Macie finds an uninhibited old woman who explains to her what the rules of the new society are, instead of just talking at her like Jonas did. Macie decides what she has to do.
In “The Melting Pot Has Frozen Over” by T. D. Coltraine, enthusiastic but naïve Diana Mondeline, a new Washington, D.C. bureaucrat (human) in the future, decides to visit her district and survey her constituents. She finds that the slum reality is nothing like the reports she has been getting:
“‘It was my idea. I thought it would benefit everyone if I came to Independence District personally and spoke directly with the citizens. It’s something that hasn’t happened in far too long.’
‘But there’s polling data and election results!’ She picked up her tablet again and pointed at a page of numbers, dozens of them, in tightly packed rows almost too dense to read. ‘This is from just last month. The residents approved a six percent tax on luxury items to fund air quality improvements.’” (pgs. 80-81)
Low-class rabbit factory worker Rue Nikolades shows her the reality:
‘But it ain’t what you expected, is it.’
Diana nodded with an uncharacteristic sigh. ‘Everything I’ve heard and seen today is exactly the opposite of my expectations. Worse, it’s the opposite of everything the party says.’ She ran her fingers through her hair then turned her screen towards Rue. ‘Like this. Just last calendar year, we put a full 170 million credits into transit programs. I can’t even find any sign you have the systems the money was meant to upgrade, let along the upgrades.’” (p. 91)
The factory workers are all anthro animals, the descendants of bioengineered soldiers in a war several hundred years earlier, so there is a purpose for their being furry.
“A Road of Dust and Honey” by Searska GreyRaven is set on an Earth turned into a wasteland studded with infrequent Farms under sealed domes. The remainder of this world runs on both machines and magic; a repairman of a cobbled-together rig is a magi-canic. There are a few humans left, but most of the survivors are combinations of human and an animal, called “splices” derogatorily. The stars of the story are Vex, an adult bearkin, and Kine, a juvenile foxkin; the villains are a human and assorted canidkin:
“She rolled up to the next Farm just after dawn, dust settling on her long coat and boots as she hopped from the cab and shouldered Wilson, her rifle. Frick and Frack, her pistols, hung from holsters on her wide hips, polished metal gleaming in the sun. Tucked into her belt was a Y-shaped slingshot, and next to it dangled a small leather pouch cinched shut with a drawstring. Her rig shuddered as it shut down, letting out a wheeze and a belch of blue smoke. Vex grumbled back, entirely unsurprised by her rig’s outburst. She plopped a wide-brim hat atop her head and swept the gauzy veil back out of her eyes.” (p. 105)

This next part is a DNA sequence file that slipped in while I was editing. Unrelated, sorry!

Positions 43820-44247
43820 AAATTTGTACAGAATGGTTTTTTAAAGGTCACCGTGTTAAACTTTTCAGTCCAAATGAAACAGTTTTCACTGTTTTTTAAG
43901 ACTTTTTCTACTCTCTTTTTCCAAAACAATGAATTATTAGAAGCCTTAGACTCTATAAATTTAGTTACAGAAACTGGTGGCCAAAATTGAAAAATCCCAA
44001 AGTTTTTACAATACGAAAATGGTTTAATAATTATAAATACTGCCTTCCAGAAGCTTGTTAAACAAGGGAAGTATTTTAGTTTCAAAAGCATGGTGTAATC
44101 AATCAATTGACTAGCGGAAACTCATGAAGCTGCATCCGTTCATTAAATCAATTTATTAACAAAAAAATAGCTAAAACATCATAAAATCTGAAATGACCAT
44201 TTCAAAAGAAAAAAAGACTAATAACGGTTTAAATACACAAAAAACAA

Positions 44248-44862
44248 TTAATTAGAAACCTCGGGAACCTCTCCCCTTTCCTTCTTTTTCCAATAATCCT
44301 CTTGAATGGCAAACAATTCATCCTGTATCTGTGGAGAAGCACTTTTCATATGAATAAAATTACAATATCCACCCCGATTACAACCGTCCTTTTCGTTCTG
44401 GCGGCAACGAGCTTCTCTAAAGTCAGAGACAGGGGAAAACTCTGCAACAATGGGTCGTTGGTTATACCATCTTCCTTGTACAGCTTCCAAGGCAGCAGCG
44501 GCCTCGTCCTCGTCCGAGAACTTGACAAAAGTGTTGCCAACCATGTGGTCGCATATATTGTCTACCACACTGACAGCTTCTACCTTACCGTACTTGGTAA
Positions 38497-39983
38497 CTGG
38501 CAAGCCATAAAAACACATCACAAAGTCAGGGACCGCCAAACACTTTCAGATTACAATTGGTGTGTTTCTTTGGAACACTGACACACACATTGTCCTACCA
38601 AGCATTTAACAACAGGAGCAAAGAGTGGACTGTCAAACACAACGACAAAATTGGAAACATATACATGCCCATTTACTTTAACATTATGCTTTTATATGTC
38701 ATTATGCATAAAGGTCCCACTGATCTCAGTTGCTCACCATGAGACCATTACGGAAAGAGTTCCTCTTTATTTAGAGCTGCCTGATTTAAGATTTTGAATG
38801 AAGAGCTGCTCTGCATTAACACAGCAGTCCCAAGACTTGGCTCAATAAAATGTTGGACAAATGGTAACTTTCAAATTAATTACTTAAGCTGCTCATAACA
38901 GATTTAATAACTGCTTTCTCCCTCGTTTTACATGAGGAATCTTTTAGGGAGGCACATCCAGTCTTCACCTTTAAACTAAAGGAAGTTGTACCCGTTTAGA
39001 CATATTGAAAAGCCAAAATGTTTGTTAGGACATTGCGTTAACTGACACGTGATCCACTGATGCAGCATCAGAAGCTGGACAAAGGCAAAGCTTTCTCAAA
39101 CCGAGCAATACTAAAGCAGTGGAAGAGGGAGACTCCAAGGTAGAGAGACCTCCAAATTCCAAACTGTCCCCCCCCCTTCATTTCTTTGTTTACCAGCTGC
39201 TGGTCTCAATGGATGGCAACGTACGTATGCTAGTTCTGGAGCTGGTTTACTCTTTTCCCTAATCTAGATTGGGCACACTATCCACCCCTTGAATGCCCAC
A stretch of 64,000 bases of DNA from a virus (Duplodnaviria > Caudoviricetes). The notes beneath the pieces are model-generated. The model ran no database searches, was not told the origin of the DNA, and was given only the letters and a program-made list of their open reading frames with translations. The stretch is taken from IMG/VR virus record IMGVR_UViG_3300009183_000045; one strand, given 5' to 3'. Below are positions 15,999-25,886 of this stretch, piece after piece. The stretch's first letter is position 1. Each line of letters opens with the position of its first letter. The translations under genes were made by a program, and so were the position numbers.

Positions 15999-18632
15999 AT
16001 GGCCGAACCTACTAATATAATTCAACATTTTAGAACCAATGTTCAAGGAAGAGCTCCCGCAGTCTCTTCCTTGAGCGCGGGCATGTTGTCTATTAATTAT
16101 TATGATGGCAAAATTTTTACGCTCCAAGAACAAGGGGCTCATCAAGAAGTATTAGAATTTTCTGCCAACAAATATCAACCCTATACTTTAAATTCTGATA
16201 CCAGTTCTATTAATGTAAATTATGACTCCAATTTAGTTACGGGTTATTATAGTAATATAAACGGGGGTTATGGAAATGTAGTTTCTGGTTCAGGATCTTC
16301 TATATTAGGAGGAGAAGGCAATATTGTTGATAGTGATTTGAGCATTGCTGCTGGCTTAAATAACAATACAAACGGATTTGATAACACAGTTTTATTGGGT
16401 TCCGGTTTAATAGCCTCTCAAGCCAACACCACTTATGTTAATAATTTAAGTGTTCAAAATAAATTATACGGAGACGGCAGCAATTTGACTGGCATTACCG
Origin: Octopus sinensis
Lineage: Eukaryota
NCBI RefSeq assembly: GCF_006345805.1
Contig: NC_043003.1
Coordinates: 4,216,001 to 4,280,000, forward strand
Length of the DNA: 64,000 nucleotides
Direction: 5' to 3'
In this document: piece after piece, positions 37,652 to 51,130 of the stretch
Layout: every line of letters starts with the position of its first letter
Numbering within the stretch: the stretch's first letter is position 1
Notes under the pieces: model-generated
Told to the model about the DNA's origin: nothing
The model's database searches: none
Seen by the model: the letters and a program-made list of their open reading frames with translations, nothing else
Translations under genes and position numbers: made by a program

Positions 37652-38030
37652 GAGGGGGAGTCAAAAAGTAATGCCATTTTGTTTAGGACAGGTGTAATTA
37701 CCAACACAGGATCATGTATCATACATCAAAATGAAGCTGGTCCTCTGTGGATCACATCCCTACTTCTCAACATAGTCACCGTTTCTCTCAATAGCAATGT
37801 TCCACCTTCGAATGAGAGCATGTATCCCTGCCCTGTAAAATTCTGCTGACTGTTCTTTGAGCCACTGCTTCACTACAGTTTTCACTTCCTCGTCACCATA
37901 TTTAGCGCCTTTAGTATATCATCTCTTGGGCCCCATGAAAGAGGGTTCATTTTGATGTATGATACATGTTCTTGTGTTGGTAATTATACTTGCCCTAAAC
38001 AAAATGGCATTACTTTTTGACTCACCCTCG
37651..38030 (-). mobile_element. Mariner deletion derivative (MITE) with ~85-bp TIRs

Vex is part trucker, part cowboy (that’s sexist, but cowwoman is misleading), and telling what her magic talent is would be a spoiler. The villains are particularly nasty and deserve what happens to them. A well-told story.
“Protecting the Code” by TJ Minde is unusual in that all the characters are a single species, pine martens, rather than the usual variety of funny-animal species. Dixion is a minor bureaucrat in a completely regimented society where doing practically anything without permission is forbidden grounds for being “disappeared”. When Dixion’s kid sister gets pregnant without being married, he helps her to escape into the next country where the people are all wildcats, even though propaganda says the wildcats eat pine martens. The story is smoothly written, but how many stories (usually not furry) are there about characters in repressive totalitarian societies who try to escape to freedom?
“Gilded Cage” by Jelliqal Belle is narrated by Meg Airedale gens, a harem breeder in a militaristic expanding canine Empire at war with the Catkin nations:
“Mother Xaviera was an upright Poodle gens who wobbled on two legs. There was no pleasing her. You were too loud, too soft, too brusque, too uninteresting, or too know-it-all. We mocked her funny walk behind her back.
Xaviera taught us the right way to howl the patriotic songs that we only half-knew from hearing the soldiers march by to fight the Catkin Celts, or the Tigris Tigers, or whomever we were battling at the time. The Empire had many enemies. That was the price of being the greatest empire in the world: everyone else was jealous of our greatness and wanted to tear us down. In those lessons, we learned my sister Tabs had a powerful voice. Who knew? Xaviera suggested that she could train for musician as her second vocation.” (p. 160)